Menu Join now Search

Your Partner’s Unemployed. Now What?

The economy can be an unstable beast, both a friend and a foe. When the times are particularly tough, you or someone you know may lose a job. How do you offer support, both financially and emotionally? Read on for a few tips.


At this point, we’ve all felt the effects of the recession. If you’re not one of the 14.8 million unemployed Americans, you at least know someone who is—and maybe you’re even romantically involved or live with that person. What to do if a partner loses his job? Read on for a significant other’s recession-survival guide. 

What’s Mine Is Yours, Kinda
Yes, you want to support your partner during what is undoubtedly an emotionally fraught time, but your first priority has to be protecting your shared assets. And since he’s probably not thinking so clearly at the moment, this task unfortunately falls to you. Laura Lewis, author of Laid Off Now What?!? (The Recession Edition), provides a to-do list for handling the pink-slip aftermath. 

First, your partner needs to get all the details of his severance package in writing. In particular, you want to know whether you are entitled to a COBRA health insurance plan. This will save you a lot of money and protect you—if you and he are married and you are a beneficiary of his plan—if you encounter any emergencies while your significant other is out of work. 

Then he needs to hoof it to your state unemployment office (or Web site) and file immediately. Requirements vary from state to state, but he won’t be able to start collecting until he files an initial claim. 

While he’s doing that, cancel all your automatic payments on joint accounts. You need to prioritize your spending, and you just may not be able to pay everything on time for the next few months. Besides, you don’t want any surprises when you look at your bank statements.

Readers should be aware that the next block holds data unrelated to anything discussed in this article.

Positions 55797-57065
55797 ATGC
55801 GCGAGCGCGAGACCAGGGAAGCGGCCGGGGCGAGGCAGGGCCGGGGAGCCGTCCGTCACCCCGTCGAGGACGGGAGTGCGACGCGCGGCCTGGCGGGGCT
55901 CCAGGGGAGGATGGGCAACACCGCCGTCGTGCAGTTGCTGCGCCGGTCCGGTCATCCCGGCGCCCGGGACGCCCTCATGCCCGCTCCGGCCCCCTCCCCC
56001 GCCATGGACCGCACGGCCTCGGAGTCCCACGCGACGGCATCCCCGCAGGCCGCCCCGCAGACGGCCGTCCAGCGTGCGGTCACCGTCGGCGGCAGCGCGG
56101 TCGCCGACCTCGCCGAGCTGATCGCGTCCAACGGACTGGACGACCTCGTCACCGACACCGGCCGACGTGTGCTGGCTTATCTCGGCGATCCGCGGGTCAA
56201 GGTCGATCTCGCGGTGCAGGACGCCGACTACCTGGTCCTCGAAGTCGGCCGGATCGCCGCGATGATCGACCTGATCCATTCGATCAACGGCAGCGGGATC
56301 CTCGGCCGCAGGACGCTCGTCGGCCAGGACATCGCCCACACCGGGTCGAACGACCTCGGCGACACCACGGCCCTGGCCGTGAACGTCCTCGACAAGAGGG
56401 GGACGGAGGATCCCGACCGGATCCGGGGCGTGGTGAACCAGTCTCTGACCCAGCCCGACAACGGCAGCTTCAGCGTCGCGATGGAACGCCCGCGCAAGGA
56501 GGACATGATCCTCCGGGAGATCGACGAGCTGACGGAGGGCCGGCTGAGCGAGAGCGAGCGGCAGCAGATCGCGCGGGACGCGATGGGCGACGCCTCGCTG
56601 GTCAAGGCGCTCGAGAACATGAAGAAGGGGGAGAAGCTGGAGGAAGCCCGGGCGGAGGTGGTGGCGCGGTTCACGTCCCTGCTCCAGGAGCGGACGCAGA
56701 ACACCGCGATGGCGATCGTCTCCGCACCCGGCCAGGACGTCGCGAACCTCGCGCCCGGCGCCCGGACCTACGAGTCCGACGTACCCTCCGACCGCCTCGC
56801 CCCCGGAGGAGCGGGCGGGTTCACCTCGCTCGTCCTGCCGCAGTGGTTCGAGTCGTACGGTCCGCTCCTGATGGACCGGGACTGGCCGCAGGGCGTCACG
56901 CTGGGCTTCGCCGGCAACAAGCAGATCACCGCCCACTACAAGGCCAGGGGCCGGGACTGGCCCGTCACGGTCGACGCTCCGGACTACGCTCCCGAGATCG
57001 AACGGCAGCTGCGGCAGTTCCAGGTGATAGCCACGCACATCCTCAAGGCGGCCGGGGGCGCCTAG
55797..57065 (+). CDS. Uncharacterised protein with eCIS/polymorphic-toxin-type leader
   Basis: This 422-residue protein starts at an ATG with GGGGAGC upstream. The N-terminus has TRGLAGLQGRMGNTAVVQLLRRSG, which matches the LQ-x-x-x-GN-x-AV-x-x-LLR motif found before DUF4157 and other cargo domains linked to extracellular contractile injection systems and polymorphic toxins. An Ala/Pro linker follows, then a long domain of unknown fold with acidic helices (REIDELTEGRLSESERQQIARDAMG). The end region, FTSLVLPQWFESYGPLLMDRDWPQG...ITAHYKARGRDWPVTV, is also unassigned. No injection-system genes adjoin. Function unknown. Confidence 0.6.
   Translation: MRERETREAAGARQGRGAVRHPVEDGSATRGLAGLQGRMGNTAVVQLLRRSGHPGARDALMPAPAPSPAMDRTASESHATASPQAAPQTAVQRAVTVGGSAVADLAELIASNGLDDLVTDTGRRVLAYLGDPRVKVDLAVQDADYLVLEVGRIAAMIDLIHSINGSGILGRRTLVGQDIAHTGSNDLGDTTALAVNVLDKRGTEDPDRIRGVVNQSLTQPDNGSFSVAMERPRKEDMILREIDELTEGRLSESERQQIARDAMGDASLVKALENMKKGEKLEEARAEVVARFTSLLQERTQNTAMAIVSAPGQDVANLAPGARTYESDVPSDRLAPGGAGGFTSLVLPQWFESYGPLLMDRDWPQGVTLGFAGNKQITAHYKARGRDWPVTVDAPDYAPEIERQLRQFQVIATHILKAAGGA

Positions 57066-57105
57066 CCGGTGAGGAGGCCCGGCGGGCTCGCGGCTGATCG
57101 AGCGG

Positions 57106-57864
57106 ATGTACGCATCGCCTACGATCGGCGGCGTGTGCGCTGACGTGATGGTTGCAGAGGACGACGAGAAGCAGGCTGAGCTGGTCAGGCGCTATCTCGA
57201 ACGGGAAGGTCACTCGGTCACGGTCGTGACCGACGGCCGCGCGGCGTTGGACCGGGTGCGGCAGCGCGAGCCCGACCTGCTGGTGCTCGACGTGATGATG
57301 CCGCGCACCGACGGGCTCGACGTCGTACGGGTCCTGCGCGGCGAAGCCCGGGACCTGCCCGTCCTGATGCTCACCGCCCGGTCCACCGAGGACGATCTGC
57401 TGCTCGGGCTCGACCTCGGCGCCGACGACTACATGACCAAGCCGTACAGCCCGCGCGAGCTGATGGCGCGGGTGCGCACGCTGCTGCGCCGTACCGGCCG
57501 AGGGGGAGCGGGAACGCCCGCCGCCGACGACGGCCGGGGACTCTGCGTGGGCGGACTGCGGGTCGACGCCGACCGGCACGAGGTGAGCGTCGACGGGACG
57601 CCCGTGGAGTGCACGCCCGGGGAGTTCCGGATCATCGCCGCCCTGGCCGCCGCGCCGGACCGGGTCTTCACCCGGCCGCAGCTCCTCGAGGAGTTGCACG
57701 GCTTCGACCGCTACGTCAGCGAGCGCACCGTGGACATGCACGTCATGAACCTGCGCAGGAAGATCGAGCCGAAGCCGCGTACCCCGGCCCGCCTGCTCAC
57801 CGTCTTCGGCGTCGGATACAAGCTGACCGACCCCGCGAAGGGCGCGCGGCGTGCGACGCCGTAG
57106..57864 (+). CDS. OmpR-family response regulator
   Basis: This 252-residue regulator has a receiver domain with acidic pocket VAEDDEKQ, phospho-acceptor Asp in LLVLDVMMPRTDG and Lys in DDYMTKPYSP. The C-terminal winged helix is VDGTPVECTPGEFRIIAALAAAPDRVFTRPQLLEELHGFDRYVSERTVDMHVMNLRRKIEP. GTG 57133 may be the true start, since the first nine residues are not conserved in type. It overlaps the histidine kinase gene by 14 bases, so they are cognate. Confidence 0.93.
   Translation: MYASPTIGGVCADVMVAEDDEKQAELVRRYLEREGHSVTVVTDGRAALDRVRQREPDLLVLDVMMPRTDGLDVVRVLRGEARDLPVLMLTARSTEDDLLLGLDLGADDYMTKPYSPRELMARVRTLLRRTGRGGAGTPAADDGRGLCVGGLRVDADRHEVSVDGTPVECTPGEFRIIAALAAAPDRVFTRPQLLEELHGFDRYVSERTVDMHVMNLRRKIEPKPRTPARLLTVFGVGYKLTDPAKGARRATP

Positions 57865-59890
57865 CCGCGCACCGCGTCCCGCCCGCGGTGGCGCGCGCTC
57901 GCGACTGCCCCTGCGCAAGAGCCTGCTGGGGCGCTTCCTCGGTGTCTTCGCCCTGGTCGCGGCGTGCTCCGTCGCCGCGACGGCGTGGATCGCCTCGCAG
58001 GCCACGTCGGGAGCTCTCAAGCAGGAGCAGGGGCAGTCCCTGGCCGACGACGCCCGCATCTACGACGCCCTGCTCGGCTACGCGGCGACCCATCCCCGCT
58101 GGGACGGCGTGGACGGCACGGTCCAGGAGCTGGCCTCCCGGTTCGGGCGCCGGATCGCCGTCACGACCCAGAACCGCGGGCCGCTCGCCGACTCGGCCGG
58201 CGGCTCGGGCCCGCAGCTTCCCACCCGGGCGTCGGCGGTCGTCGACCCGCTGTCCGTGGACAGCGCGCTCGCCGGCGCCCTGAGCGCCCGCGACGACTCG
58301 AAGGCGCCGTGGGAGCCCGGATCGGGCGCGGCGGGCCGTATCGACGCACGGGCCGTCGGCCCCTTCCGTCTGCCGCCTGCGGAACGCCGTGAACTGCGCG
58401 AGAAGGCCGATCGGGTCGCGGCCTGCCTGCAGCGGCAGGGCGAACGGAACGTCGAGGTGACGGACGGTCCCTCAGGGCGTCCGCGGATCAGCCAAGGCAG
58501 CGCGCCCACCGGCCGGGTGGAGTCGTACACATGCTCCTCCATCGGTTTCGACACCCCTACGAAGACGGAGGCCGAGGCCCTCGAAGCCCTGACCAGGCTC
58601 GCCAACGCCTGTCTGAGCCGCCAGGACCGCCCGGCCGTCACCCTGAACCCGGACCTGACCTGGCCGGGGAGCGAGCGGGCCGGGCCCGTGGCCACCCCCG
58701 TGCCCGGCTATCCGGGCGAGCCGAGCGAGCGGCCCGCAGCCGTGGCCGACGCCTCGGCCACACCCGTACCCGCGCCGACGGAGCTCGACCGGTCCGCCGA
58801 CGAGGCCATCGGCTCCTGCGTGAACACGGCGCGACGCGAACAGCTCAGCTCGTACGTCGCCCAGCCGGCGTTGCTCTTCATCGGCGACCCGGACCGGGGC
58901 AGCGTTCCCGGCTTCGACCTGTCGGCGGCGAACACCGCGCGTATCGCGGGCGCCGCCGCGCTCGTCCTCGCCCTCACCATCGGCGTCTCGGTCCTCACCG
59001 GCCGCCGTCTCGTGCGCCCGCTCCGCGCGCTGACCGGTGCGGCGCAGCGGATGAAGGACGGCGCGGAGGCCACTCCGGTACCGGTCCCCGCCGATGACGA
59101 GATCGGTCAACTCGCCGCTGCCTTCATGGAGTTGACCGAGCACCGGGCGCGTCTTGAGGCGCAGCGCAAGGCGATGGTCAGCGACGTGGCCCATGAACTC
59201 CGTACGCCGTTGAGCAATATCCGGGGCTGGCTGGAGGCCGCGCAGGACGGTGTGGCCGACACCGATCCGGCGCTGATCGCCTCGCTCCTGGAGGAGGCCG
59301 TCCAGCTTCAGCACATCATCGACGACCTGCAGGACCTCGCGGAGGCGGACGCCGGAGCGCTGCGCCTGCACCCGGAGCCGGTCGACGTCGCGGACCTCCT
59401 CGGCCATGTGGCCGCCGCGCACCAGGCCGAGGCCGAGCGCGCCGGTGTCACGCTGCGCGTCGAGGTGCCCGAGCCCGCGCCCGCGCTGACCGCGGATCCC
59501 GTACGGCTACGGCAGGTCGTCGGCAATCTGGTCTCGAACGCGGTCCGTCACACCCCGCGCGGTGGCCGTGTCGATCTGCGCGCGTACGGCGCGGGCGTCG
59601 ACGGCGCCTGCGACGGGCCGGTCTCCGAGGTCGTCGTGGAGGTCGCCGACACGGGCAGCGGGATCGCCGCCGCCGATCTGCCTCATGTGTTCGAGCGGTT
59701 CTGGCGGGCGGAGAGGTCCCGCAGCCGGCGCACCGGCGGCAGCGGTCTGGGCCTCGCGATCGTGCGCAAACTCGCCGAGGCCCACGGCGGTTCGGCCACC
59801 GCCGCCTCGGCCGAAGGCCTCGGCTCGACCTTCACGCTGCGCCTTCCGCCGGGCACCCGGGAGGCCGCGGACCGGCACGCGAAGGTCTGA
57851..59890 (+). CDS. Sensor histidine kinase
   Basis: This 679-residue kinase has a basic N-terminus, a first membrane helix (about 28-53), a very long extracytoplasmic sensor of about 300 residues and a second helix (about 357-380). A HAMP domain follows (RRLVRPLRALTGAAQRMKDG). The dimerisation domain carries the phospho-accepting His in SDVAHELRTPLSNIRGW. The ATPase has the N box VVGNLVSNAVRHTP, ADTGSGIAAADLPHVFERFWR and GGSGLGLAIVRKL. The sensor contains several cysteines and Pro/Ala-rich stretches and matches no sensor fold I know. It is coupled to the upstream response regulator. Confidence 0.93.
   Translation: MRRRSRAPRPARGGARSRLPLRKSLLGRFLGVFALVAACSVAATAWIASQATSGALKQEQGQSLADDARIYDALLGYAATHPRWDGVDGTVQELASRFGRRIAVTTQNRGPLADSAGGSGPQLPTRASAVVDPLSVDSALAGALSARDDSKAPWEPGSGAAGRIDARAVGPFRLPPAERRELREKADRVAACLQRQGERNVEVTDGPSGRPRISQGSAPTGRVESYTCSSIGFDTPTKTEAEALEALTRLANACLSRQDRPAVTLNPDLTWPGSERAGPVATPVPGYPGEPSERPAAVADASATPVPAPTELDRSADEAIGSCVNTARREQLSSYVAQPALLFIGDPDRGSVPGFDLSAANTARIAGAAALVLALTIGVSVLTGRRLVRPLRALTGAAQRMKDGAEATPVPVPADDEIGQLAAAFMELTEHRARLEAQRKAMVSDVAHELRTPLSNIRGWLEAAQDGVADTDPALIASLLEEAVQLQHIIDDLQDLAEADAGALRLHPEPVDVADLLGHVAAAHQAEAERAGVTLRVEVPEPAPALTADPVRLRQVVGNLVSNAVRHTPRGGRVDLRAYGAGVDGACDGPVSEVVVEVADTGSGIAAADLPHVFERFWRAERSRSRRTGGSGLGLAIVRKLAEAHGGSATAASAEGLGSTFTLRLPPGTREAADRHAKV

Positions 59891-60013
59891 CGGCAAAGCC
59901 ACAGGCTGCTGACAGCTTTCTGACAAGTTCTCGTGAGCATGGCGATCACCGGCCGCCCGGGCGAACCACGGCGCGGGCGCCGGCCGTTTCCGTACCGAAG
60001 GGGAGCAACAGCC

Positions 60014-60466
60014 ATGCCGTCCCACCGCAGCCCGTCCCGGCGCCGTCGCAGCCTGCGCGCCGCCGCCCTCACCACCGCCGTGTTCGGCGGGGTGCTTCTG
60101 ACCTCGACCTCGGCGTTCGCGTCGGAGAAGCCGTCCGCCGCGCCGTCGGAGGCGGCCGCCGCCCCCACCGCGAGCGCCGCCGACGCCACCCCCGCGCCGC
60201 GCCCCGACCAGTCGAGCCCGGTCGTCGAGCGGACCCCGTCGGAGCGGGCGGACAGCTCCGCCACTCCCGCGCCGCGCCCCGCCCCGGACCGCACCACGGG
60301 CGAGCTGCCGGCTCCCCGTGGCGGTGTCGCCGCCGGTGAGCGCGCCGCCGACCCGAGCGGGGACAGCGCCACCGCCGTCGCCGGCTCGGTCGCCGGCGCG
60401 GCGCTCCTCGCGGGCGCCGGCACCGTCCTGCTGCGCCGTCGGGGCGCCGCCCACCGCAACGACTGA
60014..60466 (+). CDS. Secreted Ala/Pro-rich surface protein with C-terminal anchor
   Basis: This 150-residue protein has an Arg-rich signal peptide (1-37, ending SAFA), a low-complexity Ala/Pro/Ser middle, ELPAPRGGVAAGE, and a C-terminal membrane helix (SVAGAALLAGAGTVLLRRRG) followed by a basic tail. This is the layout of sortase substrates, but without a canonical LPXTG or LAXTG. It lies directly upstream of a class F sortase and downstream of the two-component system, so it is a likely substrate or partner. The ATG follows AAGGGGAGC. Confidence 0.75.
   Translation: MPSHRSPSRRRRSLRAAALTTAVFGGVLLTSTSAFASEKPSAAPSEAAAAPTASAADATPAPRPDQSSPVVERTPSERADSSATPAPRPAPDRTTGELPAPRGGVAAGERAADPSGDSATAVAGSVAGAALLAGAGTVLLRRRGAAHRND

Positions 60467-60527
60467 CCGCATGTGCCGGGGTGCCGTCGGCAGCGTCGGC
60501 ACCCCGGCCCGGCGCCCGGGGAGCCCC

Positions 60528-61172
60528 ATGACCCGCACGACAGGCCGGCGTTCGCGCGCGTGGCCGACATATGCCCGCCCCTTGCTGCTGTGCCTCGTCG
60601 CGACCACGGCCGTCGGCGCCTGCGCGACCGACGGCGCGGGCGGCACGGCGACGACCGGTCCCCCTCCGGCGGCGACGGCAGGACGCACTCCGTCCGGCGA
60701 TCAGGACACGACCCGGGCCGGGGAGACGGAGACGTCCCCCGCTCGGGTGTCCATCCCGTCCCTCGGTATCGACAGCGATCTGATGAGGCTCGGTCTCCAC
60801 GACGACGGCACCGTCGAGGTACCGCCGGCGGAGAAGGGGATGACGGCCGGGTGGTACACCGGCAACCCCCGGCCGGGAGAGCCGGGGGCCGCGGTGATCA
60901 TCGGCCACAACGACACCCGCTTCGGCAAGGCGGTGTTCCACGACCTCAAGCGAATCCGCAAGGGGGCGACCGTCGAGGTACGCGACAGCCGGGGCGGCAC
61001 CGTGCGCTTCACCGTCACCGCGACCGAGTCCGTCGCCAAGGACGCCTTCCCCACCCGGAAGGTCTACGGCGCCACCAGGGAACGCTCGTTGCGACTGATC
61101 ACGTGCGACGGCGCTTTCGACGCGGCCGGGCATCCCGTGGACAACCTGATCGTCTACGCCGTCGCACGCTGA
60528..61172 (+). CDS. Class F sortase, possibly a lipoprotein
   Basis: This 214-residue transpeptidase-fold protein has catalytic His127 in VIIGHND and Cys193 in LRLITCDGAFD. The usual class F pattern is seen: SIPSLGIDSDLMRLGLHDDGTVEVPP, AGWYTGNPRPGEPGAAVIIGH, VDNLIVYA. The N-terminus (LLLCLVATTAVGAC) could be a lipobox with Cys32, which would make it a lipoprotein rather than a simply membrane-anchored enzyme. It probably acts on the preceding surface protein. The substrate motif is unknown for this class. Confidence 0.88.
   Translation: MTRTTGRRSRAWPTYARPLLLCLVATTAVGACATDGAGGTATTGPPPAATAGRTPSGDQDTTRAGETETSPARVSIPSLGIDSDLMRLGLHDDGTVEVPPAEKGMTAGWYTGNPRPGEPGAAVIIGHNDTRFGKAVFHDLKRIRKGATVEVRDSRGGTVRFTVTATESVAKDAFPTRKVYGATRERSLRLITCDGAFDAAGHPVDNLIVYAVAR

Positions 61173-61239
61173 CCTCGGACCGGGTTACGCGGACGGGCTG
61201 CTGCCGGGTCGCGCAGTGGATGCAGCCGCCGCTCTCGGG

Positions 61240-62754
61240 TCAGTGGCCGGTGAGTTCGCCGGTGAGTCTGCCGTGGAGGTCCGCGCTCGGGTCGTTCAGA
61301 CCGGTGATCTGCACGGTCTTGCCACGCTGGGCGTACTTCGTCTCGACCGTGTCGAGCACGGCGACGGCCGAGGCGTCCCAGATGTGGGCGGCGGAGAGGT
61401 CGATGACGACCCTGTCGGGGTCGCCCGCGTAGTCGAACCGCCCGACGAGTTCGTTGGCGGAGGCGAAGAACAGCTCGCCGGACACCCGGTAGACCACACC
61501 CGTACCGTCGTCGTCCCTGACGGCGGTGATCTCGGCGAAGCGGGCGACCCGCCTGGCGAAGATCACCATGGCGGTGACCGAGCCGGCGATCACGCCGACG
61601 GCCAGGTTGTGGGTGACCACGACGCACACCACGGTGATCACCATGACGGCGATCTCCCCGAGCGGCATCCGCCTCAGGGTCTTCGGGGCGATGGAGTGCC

Once you’ve accomplished these tasks, sit down together and come up with an austerity budget for the period during which your partner will be out of work. Prioritize necessities (rent, food, utilities, etc.), determine what you can put off for the time being (bills that don’t have to be paid right now; maintenance projects that can wait a little longer), and cut out waste (new clothes you don’t need; trips that will have to wait until next year). Then make copies of this budget, post it all over your home, and stick to it. 

The Recession Depression
This is what life is like when you have a job and your spouse or boyfriend doesn’t: You wake up every morning, take a shower, and head to work. He sits around all day in his underwear, eating Corn Pops, watching SpongeBob, and feeling sorry for himself. When you come home, tired and stressed out from your day, you resent him for getting to lie around doing nothing, and he feels guilty and emasculated. 

It’s really a second honeymoon. 

Prepare yourself for the above scenario. Encourage your guy to be proactive in his job search, but don’t push him too much, as you don’t want to send the message that you think he’s just lazy. A grieving process follows losing a job, just as there does in any loss, and your partner may need some time to think about things before moving forward. 

The best way to strike a balance between being encouraging and being pushy is to remind your partner of all his best qualities that will help him find a new job. Any time he starts to get down on himself or has door after door slammed in his face, say something like, “Honey, I know the job market is tough right now, but I think your ability to lead a group really sets you apart.” (You should use whatever quality is most appropriate to your guy.) Including specific examples, like accomplishments from his previous jobs, or your shared experiences, makes this approach even more effective in boosting his self-esteem. 

Also be prepared for the feelings of depression, worthlessness, and confusion that come with being laid off. He’ll be really prickly to be around, and you may not be able to help him past a certain point. If you find this is the case, suggest he see a therapist. You can contact your local hospital for help finding a mental-health specialist who will work with your insurance plan (or lack of one).

Stand by Your Man
These are hard times, but you and your partner can get through it with plenty of patience and perseverance on both sides. Make sure you have your financial ducks in a row, then support your man both emotionally and otherwise as he goes about searching for a new job. And don’t forget the big celebration when he comes home to tell you that he’ll finally be bringing home a paycheck again.

More You'll Love